How to Design Dynamics GP Project Accounting Projects and Contracts

Microsoft Dynamics GP Project Accounting is a powerful application that provides great visibility into the financial results of a project.

I frequently hear from prospects out how they attempted to implement Dynamics GP Project Accounting, but the implementation was a failure. Implementation failures are most often caused by poor project accounting design.

Design a Good System

To design a good Project Accounting system, you need to understand the system strengths and limitations, the organization project structure, and the organization reporting needs. All of these things must be addressed properly and in detail in order to produce a good project accounting design.

The primary designators that you will use to identify your projects in Dynamics GP Project Accounting are the Contract Number and the Project Number. These are the designators that you will typically search and report on, so they must be properly designed to facilitate easy visual recognition as well as simple setup procedures. (If you do this right, you can make copying from Templates a snap.

Based upon my experience with many Project Accounting (“PA”) implementations, I have found that one particular organization structure works well for many organizations. The structure is as follows:
 

Contract Number = CUSTA-CONT, where

CUSTA (5 characters) = Customer Alias

-CONT (dash followed by 4 characters) = Contract ID

 

Project Number = CUSTA-CONT-PROJ, where

CUSTA (5 characters) = Customer Alias

-CONT (dash followed by 4 characters) = Contract ID

-PROJ (dash followed by 4 characters) = Project ID

CUSTA (5 characters) = Customer Alias

-CONT (dash followed by 4 characters) = Contract ID

-PROJ (dash followed by 4 characters) = Project ID

Note that each of these segments is separated by a dash. This serves to provide for more effective searching in Smartlists as well as make visual recognition of each segment more obvious. The total number of characters of the Project Number is 15, which is the maximum number of characters allowed for Project Numbers.

Now for a bit more detail...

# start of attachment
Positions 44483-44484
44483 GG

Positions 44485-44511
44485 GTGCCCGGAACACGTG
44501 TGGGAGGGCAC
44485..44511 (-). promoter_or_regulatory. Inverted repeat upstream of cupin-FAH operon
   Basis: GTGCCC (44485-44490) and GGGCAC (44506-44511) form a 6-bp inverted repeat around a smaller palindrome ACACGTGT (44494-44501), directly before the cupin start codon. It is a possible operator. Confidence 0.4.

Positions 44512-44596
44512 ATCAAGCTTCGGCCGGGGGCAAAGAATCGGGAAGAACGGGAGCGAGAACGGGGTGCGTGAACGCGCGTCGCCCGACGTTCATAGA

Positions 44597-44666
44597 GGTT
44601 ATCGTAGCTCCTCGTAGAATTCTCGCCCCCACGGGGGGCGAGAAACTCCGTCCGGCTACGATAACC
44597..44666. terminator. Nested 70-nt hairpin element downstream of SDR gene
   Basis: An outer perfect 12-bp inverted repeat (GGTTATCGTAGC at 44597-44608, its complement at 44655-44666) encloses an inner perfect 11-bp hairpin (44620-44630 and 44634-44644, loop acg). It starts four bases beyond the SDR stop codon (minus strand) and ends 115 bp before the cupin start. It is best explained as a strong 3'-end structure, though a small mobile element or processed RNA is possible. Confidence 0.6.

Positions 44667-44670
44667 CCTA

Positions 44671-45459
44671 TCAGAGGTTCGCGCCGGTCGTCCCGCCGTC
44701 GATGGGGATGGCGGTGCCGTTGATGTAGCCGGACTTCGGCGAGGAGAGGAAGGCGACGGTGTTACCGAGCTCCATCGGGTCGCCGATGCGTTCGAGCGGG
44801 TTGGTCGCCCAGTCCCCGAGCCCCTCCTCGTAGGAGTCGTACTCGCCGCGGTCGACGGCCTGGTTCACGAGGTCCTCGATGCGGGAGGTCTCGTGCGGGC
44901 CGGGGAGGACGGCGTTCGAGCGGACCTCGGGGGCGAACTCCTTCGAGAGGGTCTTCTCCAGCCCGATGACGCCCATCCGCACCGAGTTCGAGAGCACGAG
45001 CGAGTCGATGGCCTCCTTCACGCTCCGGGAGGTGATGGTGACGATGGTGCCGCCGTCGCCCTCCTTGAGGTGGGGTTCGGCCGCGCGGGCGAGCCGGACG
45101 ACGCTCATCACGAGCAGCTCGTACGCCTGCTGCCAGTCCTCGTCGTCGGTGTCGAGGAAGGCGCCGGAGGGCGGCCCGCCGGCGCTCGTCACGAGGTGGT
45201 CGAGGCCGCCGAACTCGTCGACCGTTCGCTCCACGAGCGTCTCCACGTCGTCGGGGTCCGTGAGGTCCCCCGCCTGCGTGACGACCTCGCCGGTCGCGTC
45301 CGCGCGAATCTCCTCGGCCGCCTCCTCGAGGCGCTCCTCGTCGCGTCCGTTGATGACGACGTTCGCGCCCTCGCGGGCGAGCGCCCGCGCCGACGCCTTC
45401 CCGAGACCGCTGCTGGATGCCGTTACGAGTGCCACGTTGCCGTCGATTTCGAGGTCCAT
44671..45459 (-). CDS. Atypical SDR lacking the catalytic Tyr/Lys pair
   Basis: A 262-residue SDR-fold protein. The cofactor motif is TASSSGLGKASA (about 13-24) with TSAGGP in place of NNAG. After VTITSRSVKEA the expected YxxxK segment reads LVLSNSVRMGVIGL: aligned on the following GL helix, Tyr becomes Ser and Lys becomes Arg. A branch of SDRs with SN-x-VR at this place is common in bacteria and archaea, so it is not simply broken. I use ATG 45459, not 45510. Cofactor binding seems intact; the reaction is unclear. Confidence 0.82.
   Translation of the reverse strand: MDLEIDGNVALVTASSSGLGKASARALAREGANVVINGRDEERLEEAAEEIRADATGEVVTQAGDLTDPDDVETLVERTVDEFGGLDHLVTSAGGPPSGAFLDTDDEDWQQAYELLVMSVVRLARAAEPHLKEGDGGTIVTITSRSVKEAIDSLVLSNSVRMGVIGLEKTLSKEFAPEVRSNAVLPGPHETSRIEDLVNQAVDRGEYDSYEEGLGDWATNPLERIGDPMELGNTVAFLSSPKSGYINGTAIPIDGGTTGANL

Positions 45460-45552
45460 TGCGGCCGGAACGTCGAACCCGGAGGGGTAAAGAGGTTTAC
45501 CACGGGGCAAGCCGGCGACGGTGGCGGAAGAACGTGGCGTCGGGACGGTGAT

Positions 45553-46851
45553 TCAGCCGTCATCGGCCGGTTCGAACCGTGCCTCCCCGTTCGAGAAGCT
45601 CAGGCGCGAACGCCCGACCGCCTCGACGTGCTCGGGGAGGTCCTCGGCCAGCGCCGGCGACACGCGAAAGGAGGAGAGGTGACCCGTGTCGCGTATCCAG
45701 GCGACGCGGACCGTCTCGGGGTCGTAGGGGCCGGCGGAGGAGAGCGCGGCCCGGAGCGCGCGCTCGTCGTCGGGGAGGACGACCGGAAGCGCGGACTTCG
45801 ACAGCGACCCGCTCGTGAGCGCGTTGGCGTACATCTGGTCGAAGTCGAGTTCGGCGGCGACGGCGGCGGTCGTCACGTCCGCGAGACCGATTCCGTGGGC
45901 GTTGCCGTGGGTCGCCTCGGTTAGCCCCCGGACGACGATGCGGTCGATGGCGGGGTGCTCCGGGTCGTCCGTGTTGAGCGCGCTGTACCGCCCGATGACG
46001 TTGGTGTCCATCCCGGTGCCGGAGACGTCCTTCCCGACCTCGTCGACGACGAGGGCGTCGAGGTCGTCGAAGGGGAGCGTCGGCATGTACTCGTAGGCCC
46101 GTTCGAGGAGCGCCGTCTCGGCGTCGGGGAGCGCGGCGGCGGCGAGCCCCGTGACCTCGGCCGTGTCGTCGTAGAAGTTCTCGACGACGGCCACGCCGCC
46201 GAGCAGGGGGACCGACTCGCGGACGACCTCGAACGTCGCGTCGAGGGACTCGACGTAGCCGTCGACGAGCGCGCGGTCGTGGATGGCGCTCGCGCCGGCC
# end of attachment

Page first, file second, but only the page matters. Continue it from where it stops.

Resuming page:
Customer Alias: The Customer Alias is a 5 character identifier which is set up on each Customer Card.  To see a Customer’s Alias, go to Sales > Cards > Customer. Pull up a Customer and click the Project button at the bottom right corner of your screen. Since the Alias defaults from the first 5 characters of the Customer ID, the best way to design your Customer IDs is to make sure that the first 5 characters of each Customer ID is unique. I have a client that has a very nice, simple system of assigning Customer IDs that are unique and readily identifiable. They use the first 3 letters of the first word in the customer’s name and the first 2 letters of the second word in the customer’s name. So, for example, ACME Boats would be ACMBO. It works fabulously.

Contract ID: The Contract ID should be a unique 5 digit identifier for this Customer, including a dash at the beginning. I recommend that you use the same Contract ID for similar types of contracts. (You can use the same Contract ID among different customers; you can’t use the same Contract ID for the same customer.) For example, a contract to build a small boat in 2014 could be: -14SB (for 2014 Small Boat).

Project ID: The Project ID should be a unique 5 digit identifier for this Contract, including a dash at the beginning. I recommend that you use the same Project ID for similar types of projects. (You can use the same Project ID among different Contracts; you can’t use the same Project ID for the same Contract.) For example, a project to build the motor for a small boat in could be: -MOTR (for Motor).

In this example scenario, the Contract Number would be ACMBO-14SB. The Project Number would be ACMBO-14SB-MOTR.


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